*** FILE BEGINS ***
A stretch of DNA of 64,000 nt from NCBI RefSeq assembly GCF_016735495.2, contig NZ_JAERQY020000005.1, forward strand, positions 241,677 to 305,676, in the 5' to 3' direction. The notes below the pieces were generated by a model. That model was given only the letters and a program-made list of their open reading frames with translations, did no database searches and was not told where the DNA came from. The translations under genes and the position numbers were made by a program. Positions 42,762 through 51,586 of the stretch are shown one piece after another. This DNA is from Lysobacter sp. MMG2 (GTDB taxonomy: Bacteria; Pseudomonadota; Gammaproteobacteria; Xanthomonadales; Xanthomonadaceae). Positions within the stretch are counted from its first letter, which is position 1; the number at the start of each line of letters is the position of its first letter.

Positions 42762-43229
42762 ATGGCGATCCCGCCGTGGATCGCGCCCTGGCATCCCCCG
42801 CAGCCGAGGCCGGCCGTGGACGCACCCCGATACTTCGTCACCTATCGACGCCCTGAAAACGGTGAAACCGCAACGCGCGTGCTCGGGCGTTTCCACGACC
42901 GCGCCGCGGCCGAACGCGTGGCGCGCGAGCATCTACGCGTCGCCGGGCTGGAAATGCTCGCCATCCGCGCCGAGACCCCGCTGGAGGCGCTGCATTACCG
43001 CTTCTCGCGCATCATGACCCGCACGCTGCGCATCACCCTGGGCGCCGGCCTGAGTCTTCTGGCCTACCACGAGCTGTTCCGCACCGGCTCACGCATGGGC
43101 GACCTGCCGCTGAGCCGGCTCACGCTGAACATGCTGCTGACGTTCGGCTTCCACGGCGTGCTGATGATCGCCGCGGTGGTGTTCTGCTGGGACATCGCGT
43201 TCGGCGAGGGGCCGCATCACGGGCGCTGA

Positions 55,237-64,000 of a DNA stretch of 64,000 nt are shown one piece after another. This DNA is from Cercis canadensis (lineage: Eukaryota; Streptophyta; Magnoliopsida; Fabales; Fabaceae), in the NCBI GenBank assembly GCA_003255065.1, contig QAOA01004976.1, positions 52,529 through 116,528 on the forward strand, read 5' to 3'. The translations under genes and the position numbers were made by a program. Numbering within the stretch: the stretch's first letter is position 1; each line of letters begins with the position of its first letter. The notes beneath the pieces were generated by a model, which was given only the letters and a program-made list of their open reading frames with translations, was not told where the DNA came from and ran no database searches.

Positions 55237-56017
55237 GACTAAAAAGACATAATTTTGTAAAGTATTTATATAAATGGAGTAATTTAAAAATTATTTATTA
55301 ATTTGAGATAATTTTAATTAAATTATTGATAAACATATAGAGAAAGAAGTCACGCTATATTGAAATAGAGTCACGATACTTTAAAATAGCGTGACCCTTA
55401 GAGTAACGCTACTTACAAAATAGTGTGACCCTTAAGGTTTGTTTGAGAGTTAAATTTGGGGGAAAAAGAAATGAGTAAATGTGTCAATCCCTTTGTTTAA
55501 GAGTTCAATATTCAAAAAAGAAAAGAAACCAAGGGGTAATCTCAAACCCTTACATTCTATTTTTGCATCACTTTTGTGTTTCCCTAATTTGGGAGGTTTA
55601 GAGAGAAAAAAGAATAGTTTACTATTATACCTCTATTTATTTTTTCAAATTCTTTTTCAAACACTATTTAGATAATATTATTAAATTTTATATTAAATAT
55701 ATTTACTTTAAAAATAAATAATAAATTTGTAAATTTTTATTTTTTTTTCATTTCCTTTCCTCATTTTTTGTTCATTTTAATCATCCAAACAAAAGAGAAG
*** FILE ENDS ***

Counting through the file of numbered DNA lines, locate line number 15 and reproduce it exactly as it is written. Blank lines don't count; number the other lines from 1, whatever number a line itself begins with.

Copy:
55601 GAGAGAAAAAAGAATAGTTTACTATTATACCTCTATTTATTTTTTCAAATTCTTTTTCAAACACTATTTAGATAATATTATTAAATTTTATATTAAATAT